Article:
When the temperature of a material is raised, the electrical resistance decreases. This is regarded as a negative temperature coefficient (NTC). Materials having technical uses usually have a lower coefficient and show a rather rapid decline with temperature. For a given temperature increase, the lower the coefficient, the higher the decrease in electrical resistance. NTC materials are used to make inrush current limiters, temperature sensors, and thermistors (due to higher initial resistance till the current limiter achieves quiescent temperature).
Electrical resistivity, also known as specific electrical resistance, is a material’s inherent property. It is denoted as and is defined as the measure of a material’s resistance to the flow of an electric current (rho). The reciprocal of conductivity is resistivity, which means that the higher the conductivity, the lower the resistivity of the material, and vice versa. However, it has been discovered that changing the temperature can affect the materials’ resistivities. When the temperature of a material is raised, the electrical resistance increases. It is defined as a positive temperature coefficient (PTC). Materials with technical applications frequently show a faster rate of temperature increase, i.e., a greater coefficient. For a given temperature increase, the greater the coefficient, the higher the increase in electrical resistance.
Significance of Temperature dependence of resistance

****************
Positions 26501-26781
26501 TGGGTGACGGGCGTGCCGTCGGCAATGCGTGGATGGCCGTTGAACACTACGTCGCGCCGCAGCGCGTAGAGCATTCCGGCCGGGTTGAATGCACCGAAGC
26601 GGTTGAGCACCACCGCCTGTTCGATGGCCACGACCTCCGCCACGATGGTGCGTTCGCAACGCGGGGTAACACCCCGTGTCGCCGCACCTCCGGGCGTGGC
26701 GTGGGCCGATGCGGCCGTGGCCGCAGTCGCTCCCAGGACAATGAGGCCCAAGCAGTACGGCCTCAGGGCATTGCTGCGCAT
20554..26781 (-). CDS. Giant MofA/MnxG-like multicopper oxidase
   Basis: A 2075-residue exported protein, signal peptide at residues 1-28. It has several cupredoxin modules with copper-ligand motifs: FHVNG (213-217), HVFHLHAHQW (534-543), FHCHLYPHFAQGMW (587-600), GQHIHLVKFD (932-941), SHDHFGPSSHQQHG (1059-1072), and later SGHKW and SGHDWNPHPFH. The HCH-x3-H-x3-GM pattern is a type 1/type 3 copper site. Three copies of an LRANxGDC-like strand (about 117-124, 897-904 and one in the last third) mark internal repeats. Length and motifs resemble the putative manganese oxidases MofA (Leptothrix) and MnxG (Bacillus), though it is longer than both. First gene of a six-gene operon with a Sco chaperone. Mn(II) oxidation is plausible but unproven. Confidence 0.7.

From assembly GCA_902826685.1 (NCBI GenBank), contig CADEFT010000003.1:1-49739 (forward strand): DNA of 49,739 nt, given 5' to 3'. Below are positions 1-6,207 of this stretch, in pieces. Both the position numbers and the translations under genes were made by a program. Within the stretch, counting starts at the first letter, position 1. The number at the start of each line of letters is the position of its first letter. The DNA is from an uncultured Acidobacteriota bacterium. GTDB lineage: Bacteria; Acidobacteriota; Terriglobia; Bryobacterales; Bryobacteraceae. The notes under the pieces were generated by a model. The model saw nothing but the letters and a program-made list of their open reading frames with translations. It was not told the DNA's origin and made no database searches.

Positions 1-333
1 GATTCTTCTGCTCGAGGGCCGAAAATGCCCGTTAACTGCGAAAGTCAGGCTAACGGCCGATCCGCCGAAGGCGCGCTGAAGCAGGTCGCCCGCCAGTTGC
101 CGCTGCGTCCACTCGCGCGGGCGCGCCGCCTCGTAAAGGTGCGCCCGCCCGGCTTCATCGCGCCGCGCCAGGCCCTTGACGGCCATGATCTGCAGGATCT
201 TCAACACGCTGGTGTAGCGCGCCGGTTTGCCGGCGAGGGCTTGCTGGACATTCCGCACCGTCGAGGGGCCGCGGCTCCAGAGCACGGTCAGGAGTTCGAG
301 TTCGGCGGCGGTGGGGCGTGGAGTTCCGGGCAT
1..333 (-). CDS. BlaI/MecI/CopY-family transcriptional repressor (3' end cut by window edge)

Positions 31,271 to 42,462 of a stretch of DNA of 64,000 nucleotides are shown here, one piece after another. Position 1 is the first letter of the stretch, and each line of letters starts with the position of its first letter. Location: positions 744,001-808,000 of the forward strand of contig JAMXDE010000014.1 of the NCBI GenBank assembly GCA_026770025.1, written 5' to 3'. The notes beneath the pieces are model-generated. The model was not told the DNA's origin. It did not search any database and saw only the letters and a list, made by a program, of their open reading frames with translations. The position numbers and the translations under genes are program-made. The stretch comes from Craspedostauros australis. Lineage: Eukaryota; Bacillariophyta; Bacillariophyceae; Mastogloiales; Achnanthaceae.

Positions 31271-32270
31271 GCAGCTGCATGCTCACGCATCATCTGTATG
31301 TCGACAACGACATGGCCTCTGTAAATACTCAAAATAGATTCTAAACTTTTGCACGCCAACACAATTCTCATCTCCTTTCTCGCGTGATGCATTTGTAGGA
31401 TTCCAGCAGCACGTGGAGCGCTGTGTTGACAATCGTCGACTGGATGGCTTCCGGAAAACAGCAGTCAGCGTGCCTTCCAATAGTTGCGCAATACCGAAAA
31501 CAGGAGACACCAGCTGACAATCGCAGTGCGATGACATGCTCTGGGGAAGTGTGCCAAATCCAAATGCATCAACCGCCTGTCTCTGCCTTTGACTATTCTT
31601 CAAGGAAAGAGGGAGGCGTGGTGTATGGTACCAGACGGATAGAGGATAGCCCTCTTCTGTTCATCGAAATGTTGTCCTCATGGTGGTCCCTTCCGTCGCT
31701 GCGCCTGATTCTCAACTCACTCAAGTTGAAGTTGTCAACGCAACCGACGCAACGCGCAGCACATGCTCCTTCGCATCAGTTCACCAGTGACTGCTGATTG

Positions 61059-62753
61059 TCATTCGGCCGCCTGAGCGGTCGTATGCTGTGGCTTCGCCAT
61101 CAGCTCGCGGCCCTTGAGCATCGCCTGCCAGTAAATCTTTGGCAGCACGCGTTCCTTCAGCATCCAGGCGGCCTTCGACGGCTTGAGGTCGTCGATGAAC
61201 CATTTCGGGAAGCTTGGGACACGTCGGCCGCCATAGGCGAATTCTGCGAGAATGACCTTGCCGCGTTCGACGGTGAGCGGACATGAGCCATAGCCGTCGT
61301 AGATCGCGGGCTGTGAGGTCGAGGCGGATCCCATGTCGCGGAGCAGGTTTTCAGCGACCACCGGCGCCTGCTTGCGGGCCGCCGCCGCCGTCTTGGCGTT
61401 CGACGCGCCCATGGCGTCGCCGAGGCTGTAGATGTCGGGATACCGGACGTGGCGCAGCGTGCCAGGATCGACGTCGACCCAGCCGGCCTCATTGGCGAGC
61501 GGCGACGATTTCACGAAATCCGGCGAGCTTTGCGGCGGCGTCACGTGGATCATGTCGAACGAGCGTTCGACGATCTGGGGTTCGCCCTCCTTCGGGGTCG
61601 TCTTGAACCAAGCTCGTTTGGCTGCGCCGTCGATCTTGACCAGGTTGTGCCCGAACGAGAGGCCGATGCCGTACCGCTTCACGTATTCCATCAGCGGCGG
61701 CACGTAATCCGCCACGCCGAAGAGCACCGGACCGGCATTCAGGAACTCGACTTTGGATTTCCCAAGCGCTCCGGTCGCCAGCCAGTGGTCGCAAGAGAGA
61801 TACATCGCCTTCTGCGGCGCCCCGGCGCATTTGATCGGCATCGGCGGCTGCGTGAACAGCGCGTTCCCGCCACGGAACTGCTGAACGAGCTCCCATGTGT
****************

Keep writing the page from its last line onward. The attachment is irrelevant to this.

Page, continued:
This article on temperature-dependent resistance gives you a lot of information about resistivity vs. temperature. Examine the thorough notes carefully to ensure that you comprehend this topic, as it will aid your preparation for the NEET exam. One could also list down some quick notes on resistivity’s temperature dependence to use as a reference during the exam.
The NEET themes are intended to answer and clarify the exam’s most frequently asked issues. With the help of notes from knowledgeable researchers in the subject, which is placed on the Infinity Learn online platform, they can be conveyed in simple words. If students have a thorough comprehension of the topics covered during the program, multiple-choice questions are simple to practice.
FAQs (Frequently asked questions)
Question 1: What is the root of the opposition?
Answer: The resistance of a conductor denotes the conductor’s opposition to the charge flow through all of it. The two parts of an electric field are set when a potential difference is introduced across a conductor. The metal has a big number of electrons and an equivalent number of positive ions which do not move in the presence of free electron movement. This causes the liberated electrons to accelerate. The ions and atoms collide as the electrons pass, thus their motion is in opposition. Conductor resistance is the antagonism supplied by ions and atoms.
Question 2: What exactly is the distinction between a conductor and an insulator?
Answer: A conductor allows current to flow freely through it, whereas an insulator does not allow current to flow freely through it and will resist certain materials. Electric charges do not exist in the insulator, but they do exist on the conductors’ surfaces. Conductors are commonly utilized in the manufacture of electrical equipment. As a result, conductors are used in some of the important electrical equipment we use in our homes and daily lives.
Question 3: What are the main determinants of resistance?
Answer: The property of a material that hinders the flow of electrons is called resistance. Temperature, the length of the wire used, the area of the cross-section of the wire, which is inversely proportional, and the type of the material used are the four elements that affect resistance and determine the flow of power. The resistance is mostly unaffected by the conductor’s overall form. As a result, choosing the right material will aid in the proper resistance or conductivity.